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City Council OKs plan for capital spending, BID fee changes

The $13.6 million capital plan for fiscal years between July 1, 2014, and June 30, 2019, includes 75 projects across nearly every city department, with about half of the proposed funding earmarked for street resurfacing and replacement of Department of Public Works equipment.

Councilors were pleased with the thoroughness of the document, which is required under the city’s new charter. The plan differs from past long-range capital improvement plans in that it requires the mayor to explain how the city will pay for each of the projects on the list. The council’s approval does not commit the city to funding specific projects, which occurs annually as part of the city’s budget process.

Narkewicz highlighted several items in the plan, including an effort to spend more money on street repairs. He proposes $3 million for street resurfacing over the next five years, with $500,000 planned for the next fiscal year beginning July 1. That money would be combined with Chapter 90 funds from the state and would give the city about $2 million to spend on roads next fiscal year.

The funding would put a small dent in the backlog of work totaling some $39 million, but Narkewicz said it’s a step in the right direction.

“We believe that in order to address the backlog, we need to begin to put city capital into roads,” Narkewicz said.

Other highlights include purchasing three electric vehicles to be used by parking enforcement officers and as an inspection vehicle by the Fire Department. The mayor said the city is in the process of applying for state grants to help offset the cost of the vehicles.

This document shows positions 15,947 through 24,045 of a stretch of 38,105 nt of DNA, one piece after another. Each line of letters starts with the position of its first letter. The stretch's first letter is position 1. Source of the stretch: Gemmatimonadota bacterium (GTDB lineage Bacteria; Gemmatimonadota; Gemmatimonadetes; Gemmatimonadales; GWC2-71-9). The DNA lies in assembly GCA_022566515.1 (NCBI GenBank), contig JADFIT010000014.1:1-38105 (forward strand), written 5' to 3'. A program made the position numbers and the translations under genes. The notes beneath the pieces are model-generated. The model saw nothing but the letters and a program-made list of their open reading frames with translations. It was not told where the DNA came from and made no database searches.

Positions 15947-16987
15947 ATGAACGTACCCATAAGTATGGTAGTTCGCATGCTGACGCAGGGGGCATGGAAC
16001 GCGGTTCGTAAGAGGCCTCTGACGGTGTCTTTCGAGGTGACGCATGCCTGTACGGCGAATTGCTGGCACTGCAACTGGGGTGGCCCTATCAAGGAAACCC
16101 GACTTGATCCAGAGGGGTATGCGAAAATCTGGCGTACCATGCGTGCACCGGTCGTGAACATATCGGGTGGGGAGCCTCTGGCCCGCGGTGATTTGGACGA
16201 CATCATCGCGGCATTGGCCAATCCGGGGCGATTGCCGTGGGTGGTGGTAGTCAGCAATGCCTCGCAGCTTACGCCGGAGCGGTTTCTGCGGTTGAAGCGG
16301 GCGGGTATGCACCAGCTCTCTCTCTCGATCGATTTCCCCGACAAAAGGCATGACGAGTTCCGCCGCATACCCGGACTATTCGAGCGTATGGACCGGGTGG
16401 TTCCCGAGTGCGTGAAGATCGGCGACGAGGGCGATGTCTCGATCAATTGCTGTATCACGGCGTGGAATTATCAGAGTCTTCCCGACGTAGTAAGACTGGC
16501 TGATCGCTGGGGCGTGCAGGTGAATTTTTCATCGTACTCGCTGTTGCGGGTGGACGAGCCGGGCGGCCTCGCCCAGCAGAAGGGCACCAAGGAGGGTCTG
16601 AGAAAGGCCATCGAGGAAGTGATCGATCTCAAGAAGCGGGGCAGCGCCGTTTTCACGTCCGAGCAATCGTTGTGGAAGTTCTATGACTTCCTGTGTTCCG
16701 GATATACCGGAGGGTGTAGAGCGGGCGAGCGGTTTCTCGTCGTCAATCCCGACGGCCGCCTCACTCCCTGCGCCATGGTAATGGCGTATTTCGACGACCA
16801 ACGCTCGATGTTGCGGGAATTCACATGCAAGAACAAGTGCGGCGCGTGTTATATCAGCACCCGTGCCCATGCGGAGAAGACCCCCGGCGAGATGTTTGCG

A few councilors said they were pleased with the inclusion of $305,000 to fund traffic-calming projects over the next five years. These projects currently do not have a funding source.

BID petition

The council also gave a unanimous final approval to the BID’s petition to cut fees for most commercial properties by 50 percent.

A handful of BID supporters attended Thursday’s meeting to urge the council to adopt the petition. Unlike the initial discussion at the March 20 meeting, no opponents spoke against the measure.

At the last meeting, BID critics asked the council to table a vote until pending lawsuits against the city are settled. They also argued the BID’s petition seeking a change in the exemption for single-family residences is not legal.

An attorney representing the city told councilors Thursday it was legal to adopt the legislation as presented. Councilors then did so by a vote of 7-0. As was the case March 20, Council Vice President Jesse M. Adams abstained because his family owns property within the district. Ward 5 City Councilor David A. Murphy also did not vote March 20 for the same reason, and he was absent from Thursday’s vote.

Approval of the BID’s petition begins the process for a renewal vote that is required as a result of changes made by the state Legislature to BIDs across the state, eliminating property owners being able to opt out of the district.

Under the fee change, property owners within the BID would pay a fee based on the calculation of assessed valuation multiplied by .0025, down from .005. A building assessed at $500,000, for example, would pay $1,250 rather than $2,500.

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